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20 December 2007 @ 07:49 pm
What It All Boils Down To...  
I'm talking about ships.

I've noticed that in multiple fandoms (Smallville, Stargate, X-Files, and Harry Potter for example) there may be discussions about plot, character, themes, and story, but in the end it all seems to boil down to ship. (Defining ship here in the broad sense - het or slash.) Sure, there are people in fandom that are there just for characters and plot. But those that are mainly focused on shipping is by far the majority. Once you weed through the hearty discussion of character arcs and plot, you'll see that people are arguing for "who ends up with who." Out of everything, this becomes the main focus and the most passionate for fans.

Take a look at any forum or discussion area. Doesn't matter which fandom. Most of them mirror each other.

So, I ask why? Why do we (in general) abandon everything else about the story, making it secondary to the ship? Why is it so vital to have the end goal be "so and so ends up with Clark" or "so and so ends up with Mulder" or "so and so ends up with Jack?" Why does that becoming the most defining attribute of the story or the characters? Why are we defining them by their romantic entanglements? Why are we defining them by their prize at the end of the day?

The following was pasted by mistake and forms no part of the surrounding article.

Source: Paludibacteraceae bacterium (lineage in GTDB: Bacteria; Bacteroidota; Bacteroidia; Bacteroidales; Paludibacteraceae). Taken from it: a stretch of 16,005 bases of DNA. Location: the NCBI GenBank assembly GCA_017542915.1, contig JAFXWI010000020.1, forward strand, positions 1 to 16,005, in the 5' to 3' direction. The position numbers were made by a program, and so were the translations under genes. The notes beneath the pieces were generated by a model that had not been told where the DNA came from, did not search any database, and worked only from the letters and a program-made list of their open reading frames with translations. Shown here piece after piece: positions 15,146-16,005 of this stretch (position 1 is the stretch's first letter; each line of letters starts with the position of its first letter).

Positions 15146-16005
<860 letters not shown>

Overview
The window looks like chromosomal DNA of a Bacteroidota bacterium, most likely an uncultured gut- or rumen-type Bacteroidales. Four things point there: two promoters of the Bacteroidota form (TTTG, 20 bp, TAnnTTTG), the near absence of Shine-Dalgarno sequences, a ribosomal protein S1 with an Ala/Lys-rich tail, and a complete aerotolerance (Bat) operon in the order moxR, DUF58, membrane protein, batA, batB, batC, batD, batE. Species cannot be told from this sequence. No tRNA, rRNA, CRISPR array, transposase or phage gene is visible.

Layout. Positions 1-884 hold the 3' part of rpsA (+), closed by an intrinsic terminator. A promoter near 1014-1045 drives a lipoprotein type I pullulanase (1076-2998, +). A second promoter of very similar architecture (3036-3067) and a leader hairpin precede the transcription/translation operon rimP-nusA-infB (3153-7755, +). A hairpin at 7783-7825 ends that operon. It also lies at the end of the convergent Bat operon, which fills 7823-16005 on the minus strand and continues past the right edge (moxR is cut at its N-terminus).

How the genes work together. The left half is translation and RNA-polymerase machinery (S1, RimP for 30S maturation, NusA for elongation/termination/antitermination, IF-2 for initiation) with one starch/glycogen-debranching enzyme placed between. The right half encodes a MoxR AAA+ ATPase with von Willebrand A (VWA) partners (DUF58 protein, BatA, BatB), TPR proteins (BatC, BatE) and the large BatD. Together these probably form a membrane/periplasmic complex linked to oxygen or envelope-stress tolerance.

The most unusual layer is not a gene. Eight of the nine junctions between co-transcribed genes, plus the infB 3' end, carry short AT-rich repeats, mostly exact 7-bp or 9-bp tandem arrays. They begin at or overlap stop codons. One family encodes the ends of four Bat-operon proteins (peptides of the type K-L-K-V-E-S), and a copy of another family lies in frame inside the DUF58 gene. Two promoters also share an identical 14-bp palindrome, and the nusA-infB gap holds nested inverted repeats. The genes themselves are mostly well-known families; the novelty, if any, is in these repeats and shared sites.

And is it the woman who is the prize in the end? Or the man? I've seen this go back and forth and it may depend on the fandom.

It happens across fandoms. I've noticed it a lot lately. As stargazercmc mentioned, is this something inate or does fandom perpetuate it? I wonder does this feed some basic human need or is something else going on here?
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AstroGirl: brain hurtsastrogirl2 on December 21st, 2007 07:30 am (UTC)
Beats me, but it annoys the hell out of me. It's making Doctor Who fandom practically uninhabitable. :(

I mean, I'm certainly more interested in character inter-relationships than in anything else in most shows, I don't mind me a bit of well-written porn, and I'm not automatically against shipping and romance, by any means. What I don't understand is the whole OTP thing, the way people invest so heavily in particular, very narrowly-defined ideas about relationships to the point where everything else in the show -- all the other characters, other themes, plotlines whatever -- start to distort around the concept of the ship until everything is all about the ship and nothing else is allowed to matter at all. I call it the Black Hole of Shippiness, and it makes me tear my hair out. In Farscape, it led to characters, concepts and relationships I was a lot more interested in taking a firm backseat, for the fans and TPTB alike, to the John/Aeryn relationship, and in Who it's resulted in evil shipwars and character hate. And I just do not understand it. Does it have something to do with the cultural notion that romantic love is supposed to be this all-consuming, all-important obsession at the center of everyone's universe? Because I don't buy into that, either.